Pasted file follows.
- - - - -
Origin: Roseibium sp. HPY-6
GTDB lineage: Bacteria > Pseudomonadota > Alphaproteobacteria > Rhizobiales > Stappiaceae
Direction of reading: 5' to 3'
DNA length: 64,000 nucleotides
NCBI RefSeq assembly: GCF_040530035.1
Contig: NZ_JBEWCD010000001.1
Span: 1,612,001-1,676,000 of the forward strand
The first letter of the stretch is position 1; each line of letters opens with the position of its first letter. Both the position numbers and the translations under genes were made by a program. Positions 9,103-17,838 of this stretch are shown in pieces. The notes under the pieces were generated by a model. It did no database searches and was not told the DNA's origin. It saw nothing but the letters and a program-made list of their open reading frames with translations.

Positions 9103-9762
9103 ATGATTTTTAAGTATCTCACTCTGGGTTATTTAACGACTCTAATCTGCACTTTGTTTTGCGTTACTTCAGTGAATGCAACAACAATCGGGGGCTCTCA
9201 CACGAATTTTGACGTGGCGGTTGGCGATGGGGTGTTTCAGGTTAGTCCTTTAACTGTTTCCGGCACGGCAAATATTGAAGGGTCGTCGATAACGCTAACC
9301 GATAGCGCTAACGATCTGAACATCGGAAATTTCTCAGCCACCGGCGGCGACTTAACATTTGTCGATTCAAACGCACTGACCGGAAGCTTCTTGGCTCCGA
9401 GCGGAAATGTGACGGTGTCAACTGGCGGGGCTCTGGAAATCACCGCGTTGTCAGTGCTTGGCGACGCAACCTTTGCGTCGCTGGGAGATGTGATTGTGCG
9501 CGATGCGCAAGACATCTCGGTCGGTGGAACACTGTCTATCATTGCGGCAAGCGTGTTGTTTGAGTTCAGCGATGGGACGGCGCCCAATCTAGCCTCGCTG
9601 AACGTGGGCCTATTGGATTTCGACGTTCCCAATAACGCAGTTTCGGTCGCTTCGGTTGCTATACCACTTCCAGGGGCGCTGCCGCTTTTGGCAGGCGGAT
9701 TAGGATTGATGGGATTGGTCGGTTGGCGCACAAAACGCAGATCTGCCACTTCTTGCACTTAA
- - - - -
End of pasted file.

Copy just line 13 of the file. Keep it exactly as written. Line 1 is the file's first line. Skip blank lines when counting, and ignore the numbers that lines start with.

9401 GCGGAAATGTGACGGTGTCAACTGGCGGGGCTCTGGAAATCACCGCGTTGTCAGTGCTTGGCGACGCAACCTTTGCGTCGCTGGGAGATGTGATTGTGCG